In January of 2007 my husband and son traveled to Hungary to take a course to learn Hungarian. Because I wasn’t able to visit Hungary until the summer, my husband and son went to Budapest to meet with Laszlo and Veronika. My husband called me the day he met them. His words to me brought such joy and many tears. He said that he knew he was looking at my brother the minute he saw Laszlo’s eyes. We would later learn that Laszlo, Veronika and I were half siblings.
In August of 2007 I traveled to Budapest and met my brother and sister. I looked into their eyes and knew immediately that I had found a piece of Monica I had been looking for, for so long. My husband, daughter Erin and I spent a week getting to know my family. With the help of my friends Linda and Levi, we were able to talk and share many thoughts and questions. We learned about our lives, our families and hopes for the future. It was a glorious week filled with smiles and tears, happiness and sadness. In one short week we met each other, held a wedding for Laszlo and Krisztina, enjoyed a family picnic and talked at the kitchen table. I met nieces and nephews, sons and daughters, extended family members and friends. We couldn’t speak without a translator and I was so very far from Niagara Falls and yet, in some strange way, I felt I was at home.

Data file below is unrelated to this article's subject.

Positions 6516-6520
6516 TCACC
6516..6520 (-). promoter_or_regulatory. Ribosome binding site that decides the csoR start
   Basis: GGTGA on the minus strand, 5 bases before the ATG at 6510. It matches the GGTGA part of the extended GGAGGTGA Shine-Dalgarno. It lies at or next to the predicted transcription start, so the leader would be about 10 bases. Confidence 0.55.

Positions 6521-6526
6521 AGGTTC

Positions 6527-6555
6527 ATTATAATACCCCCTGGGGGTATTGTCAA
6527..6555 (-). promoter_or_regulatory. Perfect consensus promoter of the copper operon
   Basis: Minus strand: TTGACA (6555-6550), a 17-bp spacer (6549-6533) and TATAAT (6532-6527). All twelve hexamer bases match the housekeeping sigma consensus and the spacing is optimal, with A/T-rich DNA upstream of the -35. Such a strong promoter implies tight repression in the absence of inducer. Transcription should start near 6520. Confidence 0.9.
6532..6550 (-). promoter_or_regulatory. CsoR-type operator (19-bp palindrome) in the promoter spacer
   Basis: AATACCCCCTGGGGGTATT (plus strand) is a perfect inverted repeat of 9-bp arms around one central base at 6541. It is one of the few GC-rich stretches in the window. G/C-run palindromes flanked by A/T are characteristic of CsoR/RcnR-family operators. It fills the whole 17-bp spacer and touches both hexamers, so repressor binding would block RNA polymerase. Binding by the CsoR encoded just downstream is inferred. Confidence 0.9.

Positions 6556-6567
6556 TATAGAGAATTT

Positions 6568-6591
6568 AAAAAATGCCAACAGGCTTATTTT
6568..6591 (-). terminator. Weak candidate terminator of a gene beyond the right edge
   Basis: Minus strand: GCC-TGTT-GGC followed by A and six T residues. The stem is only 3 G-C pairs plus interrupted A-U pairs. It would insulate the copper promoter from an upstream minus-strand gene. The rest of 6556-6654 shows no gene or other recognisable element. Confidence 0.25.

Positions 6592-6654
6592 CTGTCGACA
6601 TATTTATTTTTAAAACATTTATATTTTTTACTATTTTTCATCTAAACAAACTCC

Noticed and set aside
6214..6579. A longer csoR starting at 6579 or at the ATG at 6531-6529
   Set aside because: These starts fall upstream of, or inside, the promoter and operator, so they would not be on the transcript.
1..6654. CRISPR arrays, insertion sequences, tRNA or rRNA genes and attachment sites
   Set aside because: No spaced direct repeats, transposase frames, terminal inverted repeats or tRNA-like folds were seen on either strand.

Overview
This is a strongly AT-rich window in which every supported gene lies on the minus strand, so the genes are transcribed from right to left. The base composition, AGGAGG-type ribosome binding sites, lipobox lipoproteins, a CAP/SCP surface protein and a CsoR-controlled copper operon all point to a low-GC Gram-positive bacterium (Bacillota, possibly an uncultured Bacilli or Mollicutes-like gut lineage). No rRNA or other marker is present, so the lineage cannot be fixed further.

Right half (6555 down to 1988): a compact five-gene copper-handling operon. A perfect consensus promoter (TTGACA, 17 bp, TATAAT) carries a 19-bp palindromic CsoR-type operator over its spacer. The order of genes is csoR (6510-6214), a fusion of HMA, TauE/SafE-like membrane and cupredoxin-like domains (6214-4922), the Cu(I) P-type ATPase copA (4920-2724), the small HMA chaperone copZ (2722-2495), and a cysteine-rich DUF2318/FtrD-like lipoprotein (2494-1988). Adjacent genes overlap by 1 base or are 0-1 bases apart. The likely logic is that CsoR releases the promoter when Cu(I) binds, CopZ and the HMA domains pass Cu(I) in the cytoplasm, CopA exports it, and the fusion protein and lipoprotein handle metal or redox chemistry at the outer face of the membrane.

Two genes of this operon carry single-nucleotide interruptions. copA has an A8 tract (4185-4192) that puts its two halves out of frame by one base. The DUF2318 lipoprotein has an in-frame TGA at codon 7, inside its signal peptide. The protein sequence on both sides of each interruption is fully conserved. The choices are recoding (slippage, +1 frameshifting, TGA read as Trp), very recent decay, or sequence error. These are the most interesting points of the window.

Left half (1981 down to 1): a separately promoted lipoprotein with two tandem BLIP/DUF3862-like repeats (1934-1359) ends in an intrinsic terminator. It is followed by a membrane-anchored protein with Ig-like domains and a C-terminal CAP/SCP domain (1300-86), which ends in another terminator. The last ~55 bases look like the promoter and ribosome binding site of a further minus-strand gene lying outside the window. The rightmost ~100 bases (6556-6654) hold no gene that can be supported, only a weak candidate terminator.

In July 2008 my daughter Erin and I travelled to Budapest for 12 days to visit with my family. Last year we had just met This trip gave us the opportunity to learn about each other a little more. We talked, went out to local pubs and even visited the neighborhood where Laci and Marta were born. This experience has brought me much joy and I find myself homesick for my family in Budapest. I look forward to spending more time with them and Budapest again soon.
In 2011 my husband Chuck and I visited Hungary for two weeks. We spent many days visiting my brother and sister and their families. It was wonderful to get to know them better. We had dinners together and a day at Lake Balaton. We talked, we laughed, we shared food and wine and even a few tears. I was able to take my brother’s daughters back to school shopping and took all the children to the zoo. One of the most wonderful times was spending time with my nephew Tomi, who has grown so much since the last visit. His english is fabulous and he was able to do much of the translating for us. As always it was difficult to say good bye and I am already thinking of when I will return.
Another part of our trip was to meet Nita, who is the daughter of George Horvath. This was the man who was a very good friend to my birthmother while she lived in Buffalo. There is a possibility he may be my birth father so Nita and I have been in communication and have become friends. DNA testing will be done in he upcoming months.
As in the past, my trip to Budapest was filled with much emotion. It was a time of discovery, love and blessings. The search for Monika continues and the journey continues to provide me with self discovery of the person I am.